Class Materials

Bonus Materials with Purchase

Fundamentals of Photography Class Outline
Learning Projects Workbook
Camera Keynote PDF
Sensor Keynote PDF
Lens Keynote PDF
Exposure Keynote PDF
Focus Keynote PDF
Gadgets Keynote PDF
Lighting Keynote PDF
Editing Keynote PDF
Composition Keynote PDF
Photographic Vision Keynote PDF

Ratings and Reviews

a Creativelive Student
 

Love love all John Greengo classes! Wish to have had him decades ago with this info, but no internet then!! John is the greatest photography teacher I have seen out there, and I watch a lot of Creative Live classes and folks on YouTube too. John is so detailed and there are a ton of ah ha moments for me and I know lots of others. I think I own 4 John Greengo classes so far and want to add this one and Travel Photography!! I just drop everything to watch John on Creative Live. I wish sometime soon he would teach a Lightroom class and his knowledge on photography post editing.!!! That would probably take a LOT OF TIME but I know John would explain it soooooo good, like he does all his Photography classes!! Thank you Creative Live for having such a wonderful instructor with John Greengo!! Make more classes John, for just love them and soak it up! There is soooo much to learn and sometimes just so overwhelming. Is there anyway you might do a Motivation class!!?? Like do this button for this day, and try this technique for a week, or post this subject for this week, etc. Motivation and inspiration, and playing around with what you teach, needed so much and would be so fun.!! Just saying??? Awaiting gadgets class now, while waiting for lunch break to be over. All the filters and gadgets, oh my. Thank you thank you for all you teach John, You are truly a wonderful wonderful instructor and I would highly recommend folks listening and buying your classes.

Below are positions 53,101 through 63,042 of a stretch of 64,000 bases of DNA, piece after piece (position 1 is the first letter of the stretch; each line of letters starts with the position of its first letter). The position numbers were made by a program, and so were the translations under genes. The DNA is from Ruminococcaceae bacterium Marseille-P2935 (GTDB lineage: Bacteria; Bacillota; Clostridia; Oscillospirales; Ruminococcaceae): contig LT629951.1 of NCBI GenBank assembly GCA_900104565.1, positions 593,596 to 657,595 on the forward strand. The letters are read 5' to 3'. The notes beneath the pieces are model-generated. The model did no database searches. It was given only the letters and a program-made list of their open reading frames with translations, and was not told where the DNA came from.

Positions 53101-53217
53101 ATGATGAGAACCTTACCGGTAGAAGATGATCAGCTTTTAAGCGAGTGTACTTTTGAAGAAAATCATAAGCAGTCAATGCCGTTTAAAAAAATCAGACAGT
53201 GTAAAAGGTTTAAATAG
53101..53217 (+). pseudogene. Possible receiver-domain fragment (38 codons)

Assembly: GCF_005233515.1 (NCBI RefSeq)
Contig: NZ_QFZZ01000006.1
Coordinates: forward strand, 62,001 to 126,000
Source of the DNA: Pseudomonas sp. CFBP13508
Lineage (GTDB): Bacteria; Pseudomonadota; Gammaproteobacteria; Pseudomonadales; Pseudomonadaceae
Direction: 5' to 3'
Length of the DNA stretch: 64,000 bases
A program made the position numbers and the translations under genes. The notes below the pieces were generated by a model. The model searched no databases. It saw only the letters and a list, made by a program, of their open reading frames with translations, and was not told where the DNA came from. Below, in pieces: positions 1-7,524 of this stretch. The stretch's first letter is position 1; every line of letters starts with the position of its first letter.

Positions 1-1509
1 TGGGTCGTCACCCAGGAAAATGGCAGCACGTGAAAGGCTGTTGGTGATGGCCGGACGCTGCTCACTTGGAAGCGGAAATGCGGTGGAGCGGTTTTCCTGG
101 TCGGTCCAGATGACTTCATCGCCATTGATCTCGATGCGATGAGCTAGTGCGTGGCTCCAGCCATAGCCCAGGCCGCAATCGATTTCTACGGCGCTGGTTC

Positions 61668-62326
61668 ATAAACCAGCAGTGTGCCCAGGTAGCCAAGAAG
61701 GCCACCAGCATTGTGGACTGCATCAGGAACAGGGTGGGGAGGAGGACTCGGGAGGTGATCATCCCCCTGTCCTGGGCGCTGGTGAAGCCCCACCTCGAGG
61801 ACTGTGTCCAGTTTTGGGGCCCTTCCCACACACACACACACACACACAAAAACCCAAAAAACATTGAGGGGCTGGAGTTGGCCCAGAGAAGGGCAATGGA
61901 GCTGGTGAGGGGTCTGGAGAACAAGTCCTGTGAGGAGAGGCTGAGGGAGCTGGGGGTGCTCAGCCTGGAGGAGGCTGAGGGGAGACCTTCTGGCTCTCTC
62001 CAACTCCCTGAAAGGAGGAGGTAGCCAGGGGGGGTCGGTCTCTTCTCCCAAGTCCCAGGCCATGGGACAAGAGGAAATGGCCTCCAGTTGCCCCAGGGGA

Eve
 

I don't think that adjectives like beautiful, fantastic or excellent can describe the course and classes with John Greengo well enough. I've just bought my first camera and I am a total amateur but I fell in love with photography while watching the classes with John. It is fun, clear, understandable, entertaining, informative and and and. He is not only a fabulous photographer but a great teacher as well. Easy to follow, clear explanations and fantastic visuals. The only disadvantage I can list here that he is sooooo good that keeps me from going out to shoot as I am just glued to the screen. :-) Don't miss it and well worth the money invested! Thank you John!

JUAN SOL
 

Dear John, thanks for this outstanding classes. You are not only a great photographer and instructor, but your classes are pleasant, they are not boring, with a good sense of humor, they go straight to the point and have a good time listening to you. Please, keep teaching what you like most, and I will continue to look for your classes. And thanks for using a plain English, that it's important for people who has another language as native language. Thanks again, Juan

Student Work